Humor in Dicken's Tale of Two Cities

Humor in Dicken's Tale of Two Cities

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A Tale of Two Cities
Frequently in literature, humor is added in scenes to make them more interesting and more appealing to readers. Often times underneath the humorous covers lay a much more serious principle. Charles Dickens does exactly this in A Tale of Two Cities, by making slight comedy of issues such as democracy, the lower class, and spousal abuse.
In A Tale of Two Cities, the actions of Jerry Cruncher, while essentially very humorless, may seem peculiarly funny to some people. The events that occur in chapter one of book two, concerning Mrs. Cruncher, is an appropriate example of this idea. In this scene, Jerry Cruncher yells at his wife because he thinks she was praying against him. To start with, because of this accusations obvious ridiculousness, it strikes readers as comical. One may even argue that he didn’t actually believe this, but maybe he was just bored and finds joy in harassing his wife. To say such silly things out of boredom also may hit someone as amusing. What generally makes this scene humorous is that Cruncher is so unjustified in yelling at his wife for such an absurd thing, and furthermore, he lacks any real evidence that she was doing what he accuses her of doing. While this scene may seem like a comical one, with a silly husband, it is really calling attention to verbal abuse to wives. It is palpable that Cruncher has no respect whatsoever for his wife. At the time of this book, this was a common situation so either people did not notice the seriousness because of the humor that is masking it, or it was an every day happenning for them.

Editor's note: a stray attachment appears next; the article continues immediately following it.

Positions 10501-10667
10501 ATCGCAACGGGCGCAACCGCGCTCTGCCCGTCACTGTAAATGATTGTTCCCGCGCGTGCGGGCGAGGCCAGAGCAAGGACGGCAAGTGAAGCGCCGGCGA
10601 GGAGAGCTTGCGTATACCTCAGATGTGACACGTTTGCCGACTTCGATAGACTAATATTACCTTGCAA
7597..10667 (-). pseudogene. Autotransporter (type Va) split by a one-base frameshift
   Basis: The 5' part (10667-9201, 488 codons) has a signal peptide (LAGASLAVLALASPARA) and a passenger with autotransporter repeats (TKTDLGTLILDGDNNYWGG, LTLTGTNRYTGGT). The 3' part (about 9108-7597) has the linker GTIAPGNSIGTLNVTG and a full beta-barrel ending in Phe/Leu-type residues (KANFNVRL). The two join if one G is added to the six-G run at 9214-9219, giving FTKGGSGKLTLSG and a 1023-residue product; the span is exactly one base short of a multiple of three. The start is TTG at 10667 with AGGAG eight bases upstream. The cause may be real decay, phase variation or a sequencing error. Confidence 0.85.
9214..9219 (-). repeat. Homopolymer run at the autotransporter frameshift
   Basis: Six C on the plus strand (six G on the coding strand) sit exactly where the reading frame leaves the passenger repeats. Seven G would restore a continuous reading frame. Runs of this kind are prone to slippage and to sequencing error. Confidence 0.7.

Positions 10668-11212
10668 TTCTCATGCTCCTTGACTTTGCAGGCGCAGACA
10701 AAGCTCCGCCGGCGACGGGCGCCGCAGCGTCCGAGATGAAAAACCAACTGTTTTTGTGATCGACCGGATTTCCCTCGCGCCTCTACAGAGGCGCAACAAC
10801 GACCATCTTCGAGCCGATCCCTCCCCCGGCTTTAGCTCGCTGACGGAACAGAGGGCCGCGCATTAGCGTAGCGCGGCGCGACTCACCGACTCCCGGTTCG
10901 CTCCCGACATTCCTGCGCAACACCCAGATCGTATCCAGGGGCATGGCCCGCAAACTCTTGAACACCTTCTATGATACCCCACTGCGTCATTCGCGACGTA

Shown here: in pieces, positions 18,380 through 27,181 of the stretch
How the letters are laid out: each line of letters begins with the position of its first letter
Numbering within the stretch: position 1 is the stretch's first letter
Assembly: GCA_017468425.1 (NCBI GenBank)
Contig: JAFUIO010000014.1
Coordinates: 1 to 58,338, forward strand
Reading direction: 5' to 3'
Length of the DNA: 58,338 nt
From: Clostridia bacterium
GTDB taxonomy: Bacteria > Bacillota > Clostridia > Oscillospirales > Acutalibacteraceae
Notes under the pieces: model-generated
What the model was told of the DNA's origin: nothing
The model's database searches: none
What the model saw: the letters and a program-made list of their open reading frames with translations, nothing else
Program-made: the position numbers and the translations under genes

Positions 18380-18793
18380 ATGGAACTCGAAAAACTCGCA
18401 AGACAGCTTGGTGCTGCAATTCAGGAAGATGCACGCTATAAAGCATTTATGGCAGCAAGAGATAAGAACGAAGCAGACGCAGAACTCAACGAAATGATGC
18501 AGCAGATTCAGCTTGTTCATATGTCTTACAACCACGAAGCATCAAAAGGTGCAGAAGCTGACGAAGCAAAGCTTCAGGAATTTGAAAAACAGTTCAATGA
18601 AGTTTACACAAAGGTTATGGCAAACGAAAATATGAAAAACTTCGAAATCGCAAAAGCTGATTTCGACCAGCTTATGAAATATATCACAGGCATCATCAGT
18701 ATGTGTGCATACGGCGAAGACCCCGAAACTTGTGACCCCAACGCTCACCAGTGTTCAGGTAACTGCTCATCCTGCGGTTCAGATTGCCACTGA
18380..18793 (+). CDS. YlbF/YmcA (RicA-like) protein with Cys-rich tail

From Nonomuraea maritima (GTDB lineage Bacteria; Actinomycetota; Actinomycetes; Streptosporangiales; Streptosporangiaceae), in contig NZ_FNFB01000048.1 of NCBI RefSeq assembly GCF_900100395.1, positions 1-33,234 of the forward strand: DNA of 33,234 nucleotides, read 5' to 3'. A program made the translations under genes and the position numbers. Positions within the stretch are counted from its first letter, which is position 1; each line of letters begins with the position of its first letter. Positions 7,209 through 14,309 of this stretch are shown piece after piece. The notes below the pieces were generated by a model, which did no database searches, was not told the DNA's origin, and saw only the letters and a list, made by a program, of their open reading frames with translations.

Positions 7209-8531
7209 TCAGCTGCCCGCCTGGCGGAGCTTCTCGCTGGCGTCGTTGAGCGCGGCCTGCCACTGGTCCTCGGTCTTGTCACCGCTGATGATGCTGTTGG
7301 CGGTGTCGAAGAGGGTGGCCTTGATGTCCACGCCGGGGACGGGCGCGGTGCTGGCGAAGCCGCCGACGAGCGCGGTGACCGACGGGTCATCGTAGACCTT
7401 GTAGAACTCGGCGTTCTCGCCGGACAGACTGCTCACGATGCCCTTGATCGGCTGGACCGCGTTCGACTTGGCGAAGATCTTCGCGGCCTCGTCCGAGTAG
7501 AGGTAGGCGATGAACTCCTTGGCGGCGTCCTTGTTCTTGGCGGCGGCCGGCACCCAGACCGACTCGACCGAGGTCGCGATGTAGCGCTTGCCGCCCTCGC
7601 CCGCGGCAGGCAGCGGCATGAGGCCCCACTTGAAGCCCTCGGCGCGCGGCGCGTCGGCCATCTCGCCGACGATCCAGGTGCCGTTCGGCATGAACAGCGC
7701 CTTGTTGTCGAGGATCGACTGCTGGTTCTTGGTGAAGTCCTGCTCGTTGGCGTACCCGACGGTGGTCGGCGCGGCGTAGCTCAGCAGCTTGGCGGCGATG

When Cruncher wakes up to find Mrs Cruncher praying (in reality praying for him), he reacts by throwing a muddy shoe at her. This notion may also seem like a funny one to readers. Because the idea of somebody getting hit in the head by a muddy shoe can be humorous, if used in an appropriate situation, such as a TV show or a movie, it may also seem funny in this scene. The realness of the situation can be easily overlooked. When Dickens adds these unexplainable events, it may strike some as funny because his actions are so unjustified and random.

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People may read these scenes and simply think that it is there for comical purposes and not to address a real problem. When one reads this particular scene, spousal abuse is usually not the initial idea that comes to mind. Instead, it would usually strike them that Cruncher is just a jerk, or is crazy, or has a twisted sense of humor. This scene is masking the real problem of wife abuse by adding perverse wit. The way the dialogue is worded and the way the author describes the actions, it does not seem to be a grave occurrence, but instead, a comical, every day situation.
Perhaps by adding these humorous elements to his scenes, Dickens was trying to shield himself from the ridicule that sometimes comes with writing about topics that are controversial.
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